The joy of commuting

March 22, 2014 § 41 Comments

I have three commuter routes in the morning.

The best one takes an hour, drops down Hawthorne to the coast, wends through Lunada Bay and Paseo del Mar, drops down by the Cove, picks up the bike path at RAT Beach, then goes up Emerald through the neighborhood by Victory Elementary and over to my office on Hawthorne. The ride has scenery, a couple of short climbs, and I arrive at work completely relaxed and ready for the day’s nap.

The mediocre route takes about twenty-five minutes. I go down Silver Spur, take PV Drive to Via Valmonte, then snake over to Anza and go straight up Anza to Spencer and my office on Hawthorne. This route has traffic all the way along Anza once you cross PCH, but the traffic is rarely hostile. Anza has a bike lane in some places, and a faux bike lane in others that is packed with parked cars ready to door you any second. When I take this route I arrive at work not very relaxed because the cars are so close for most of the ride.

The hell route takes twenty minutes. I bomb down the other side of Hawthorne at 45 mph side by side with the cars, the buses, and the trucks whose brakes are frying on the descent. Drivers chop me at very high speeds and occasionally honk even though I’m passing them. Once I’m on Hawthorne past PCH it’s a war zone. There are four lanes, and I control the entire right lane. This makes a lot of morning commuters very angry. I could add a couple of more “very’s” and still not capture the rage that many cagers express at seeing me in my lane. About half the time I take the hell route a cager yells at me, and I always yell and gesture back. I get to work tense and feeling like I just escaped death or serious injury.

“Hey, you, get offa my cloud!”

Yesterday morning I was stopped at Hawthorne and Torrance. I was the first one at the light and there was a long line of cars backed up behind me. Next to me was a late 1990’s gray Chevy pickup. The cager was in his late 50’s, badly overweight, and wearing slacks and a dress shirt. His hair, such of it that there was, had been slicked back. I could smell his aftershave.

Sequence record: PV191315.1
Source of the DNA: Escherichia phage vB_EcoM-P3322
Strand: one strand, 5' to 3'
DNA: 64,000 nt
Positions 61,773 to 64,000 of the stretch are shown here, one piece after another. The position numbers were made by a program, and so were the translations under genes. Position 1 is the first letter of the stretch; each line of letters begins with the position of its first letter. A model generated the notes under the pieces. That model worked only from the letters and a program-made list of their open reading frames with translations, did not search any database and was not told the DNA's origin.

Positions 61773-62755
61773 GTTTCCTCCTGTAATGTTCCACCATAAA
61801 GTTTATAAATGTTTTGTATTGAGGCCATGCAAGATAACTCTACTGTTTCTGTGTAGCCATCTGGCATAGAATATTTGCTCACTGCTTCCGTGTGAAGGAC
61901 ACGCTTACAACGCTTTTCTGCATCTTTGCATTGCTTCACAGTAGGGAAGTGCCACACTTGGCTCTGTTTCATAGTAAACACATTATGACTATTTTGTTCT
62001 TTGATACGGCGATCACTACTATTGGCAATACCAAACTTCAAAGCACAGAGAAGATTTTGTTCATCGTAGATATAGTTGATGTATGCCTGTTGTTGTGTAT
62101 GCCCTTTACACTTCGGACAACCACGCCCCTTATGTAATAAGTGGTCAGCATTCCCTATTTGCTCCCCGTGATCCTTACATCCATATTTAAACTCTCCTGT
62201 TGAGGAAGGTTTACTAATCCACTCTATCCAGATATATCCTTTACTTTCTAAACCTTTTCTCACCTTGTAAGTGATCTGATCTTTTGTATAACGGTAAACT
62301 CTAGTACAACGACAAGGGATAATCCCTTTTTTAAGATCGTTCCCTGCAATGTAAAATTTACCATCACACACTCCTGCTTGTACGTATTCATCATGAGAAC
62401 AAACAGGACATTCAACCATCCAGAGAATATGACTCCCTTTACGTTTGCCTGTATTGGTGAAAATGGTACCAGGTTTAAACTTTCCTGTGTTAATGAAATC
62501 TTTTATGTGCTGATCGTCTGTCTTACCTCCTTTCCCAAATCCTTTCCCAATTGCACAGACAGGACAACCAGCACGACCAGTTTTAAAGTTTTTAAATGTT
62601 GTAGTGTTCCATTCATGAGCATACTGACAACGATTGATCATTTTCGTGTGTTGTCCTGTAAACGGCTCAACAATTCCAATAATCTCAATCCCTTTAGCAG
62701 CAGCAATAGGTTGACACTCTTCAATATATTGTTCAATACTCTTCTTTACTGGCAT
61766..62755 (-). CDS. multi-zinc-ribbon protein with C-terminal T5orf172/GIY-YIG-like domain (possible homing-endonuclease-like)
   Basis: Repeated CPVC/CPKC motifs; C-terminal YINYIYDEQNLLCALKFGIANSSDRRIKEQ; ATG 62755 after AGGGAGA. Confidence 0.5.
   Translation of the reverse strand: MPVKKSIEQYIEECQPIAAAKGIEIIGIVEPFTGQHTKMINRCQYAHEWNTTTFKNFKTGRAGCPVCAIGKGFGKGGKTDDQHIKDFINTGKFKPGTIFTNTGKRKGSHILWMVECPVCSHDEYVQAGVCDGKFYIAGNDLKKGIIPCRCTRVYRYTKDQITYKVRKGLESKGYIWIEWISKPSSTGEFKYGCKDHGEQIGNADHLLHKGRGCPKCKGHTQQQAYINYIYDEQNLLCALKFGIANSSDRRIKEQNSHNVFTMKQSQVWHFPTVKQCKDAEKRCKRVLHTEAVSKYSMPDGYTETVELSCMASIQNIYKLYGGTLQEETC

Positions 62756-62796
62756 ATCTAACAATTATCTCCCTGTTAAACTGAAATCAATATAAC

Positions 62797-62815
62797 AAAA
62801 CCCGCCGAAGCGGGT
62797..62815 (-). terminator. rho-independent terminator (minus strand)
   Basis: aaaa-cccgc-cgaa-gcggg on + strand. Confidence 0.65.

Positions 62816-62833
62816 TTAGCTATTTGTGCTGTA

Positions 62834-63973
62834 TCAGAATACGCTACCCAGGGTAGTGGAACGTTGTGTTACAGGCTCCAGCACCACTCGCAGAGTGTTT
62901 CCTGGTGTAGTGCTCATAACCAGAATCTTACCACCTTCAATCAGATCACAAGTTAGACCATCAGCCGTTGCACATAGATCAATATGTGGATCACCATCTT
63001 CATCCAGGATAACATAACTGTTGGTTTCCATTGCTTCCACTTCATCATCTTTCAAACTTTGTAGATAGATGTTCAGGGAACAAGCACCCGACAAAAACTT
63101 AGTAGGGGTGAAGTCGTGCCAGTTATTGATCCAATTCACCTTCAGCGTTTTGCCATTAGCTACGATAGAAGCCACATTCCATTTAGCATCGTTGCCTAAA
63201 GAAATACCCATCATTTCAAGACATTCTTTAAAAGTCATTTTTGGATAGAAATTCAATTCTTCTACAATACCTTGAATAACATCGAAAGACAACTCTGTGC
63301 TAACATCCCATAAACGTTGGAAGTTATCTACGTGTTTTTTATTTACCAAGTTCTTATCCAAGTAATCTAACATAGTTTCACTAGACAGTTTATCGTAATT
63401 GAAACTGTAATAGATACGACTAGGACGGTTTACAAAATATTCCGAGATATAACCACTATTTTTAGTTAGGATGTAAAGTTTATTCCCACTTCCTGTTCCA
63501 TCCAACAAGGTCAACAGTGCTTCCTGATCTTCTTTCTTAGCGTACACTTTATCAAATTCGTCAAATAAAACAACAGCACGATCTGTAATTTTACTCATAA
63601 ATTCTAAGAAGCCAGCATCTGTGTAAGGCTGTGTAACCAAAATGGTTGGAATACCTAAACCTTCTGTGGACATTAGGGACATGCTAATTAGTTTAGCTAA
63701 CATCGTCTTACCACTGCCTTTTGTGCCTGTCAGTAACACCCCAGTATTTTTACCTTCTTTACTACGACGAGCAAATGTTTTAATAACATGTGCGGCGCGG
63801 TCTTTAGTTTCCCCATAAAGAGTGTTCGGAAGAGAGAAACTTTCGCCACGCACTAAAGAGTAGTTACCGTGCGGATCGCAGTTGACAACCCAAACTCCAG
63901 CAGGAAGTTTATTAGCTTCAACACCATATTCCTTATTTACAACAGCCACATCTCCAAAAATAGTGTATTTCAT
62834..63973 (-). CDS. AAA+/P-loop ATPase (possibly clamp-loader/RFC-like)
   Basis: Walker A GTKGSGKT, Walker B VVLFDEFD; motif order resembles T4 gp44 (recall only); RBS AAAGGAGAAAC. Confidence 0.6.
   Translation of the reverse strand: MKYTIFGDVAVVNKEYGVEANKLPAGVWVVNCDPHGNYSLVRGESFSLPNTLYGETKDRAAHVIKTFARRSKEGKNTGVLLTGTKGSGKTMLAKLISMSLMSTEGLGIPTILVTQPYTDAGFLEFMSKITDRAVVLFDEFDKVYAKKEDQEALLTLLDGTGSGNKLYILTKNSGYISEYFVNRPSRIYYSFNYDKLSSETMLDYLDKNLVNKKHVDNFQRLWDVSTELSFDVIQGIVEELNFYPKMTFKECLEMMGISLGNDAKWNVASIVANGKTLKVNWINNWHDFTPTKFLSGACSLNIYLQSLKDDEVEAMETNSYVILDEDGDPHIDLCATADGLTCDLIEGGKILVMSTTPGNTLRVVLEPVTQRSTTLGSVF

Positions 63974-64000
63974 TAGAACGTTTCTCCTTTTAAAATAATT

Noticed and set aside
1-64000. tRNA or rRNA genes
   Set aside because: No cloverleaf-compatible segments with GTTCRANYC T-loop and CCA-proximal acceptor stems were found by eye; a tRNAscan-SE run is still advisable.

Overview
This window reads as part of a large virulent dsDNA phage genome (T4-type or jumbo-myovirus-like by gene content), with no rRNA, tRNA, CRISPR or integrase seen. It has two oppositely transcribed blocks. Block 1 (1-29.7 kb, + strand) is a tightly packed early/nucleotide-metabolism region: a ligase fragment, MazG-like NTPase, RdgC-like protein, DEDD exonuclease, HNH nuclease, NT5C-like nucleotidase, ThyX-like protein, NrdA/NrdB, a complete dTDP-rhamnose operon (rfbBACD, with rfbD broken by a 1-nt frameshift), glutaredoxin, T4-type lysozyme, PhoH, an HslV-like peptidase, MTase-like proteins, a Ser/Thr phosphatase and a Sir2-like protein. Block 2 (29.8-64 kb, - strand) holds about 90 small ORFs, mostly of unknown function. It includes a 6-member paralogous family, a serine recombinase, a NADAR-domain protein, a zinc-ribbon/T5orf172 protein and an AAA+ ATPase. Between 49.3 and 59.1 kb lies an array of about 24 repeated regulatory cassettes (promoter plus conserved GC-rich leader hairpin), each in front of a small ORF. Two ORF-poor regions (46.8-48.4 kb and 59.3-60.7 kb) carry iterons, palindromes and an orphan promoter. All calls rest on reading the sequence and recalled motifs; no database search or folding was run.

“Hey, pal,” he said, indicating that we were almost certainly not going to be pals. “Get up on the sidewalk. You’re backing up traffic.”

“Hey, non-pal,” I said. “I have a legal right to be in this lane.”

“No, you don’t. You’re on a bike. Get on the sidewalk and let the cars pass. You’re blocking traffic.”

At that moment a big city bus turned from Torrance onto Hawthorne and pulled up to the bus stop just past the light we were stopped at. “Yes, I do have a right to be here. Just like that bus, which is also ‘blocking traffic.’ Or maybe he needs to also get on the sidewalk?”

The guy got really angry. “You’re breaking the law!”

“No, I’m not, and I don’t see your badge, so shut the fuck up.”

“There’s no need to curse!” he screamed.

“There’s no need to be a square-headed dick, either.”

The light turned green and he sped off. I kept smack in the middle of the lane and sure enough, as happens all the way down Hawthorne, the traffic behind me waited until the neighboring lane cleared, then safely passed by, one by one. I had won the battle, but had lost the stress war.

Get a car, maroon!

Although I have three routes to work, there’s really only one route home, and that’s the fastest one, back down Hawthorne. I’m always tired and always want to get home quickly because, beer. Yesterday was Friday and I was leaving at 5:30. Hawthorne traffic is always angry, but the two angriest times for cagers are Monday morning and Friday late afternoon. This is because on Monday they have to go the place they hate the most for the next several days, work, and on Friday they have to go the other place they hate the most, home, for the next couple of days. If every commute ended in a bar or strip club or all-you-can-eat Chinese buffet, cagers would be a lot happier.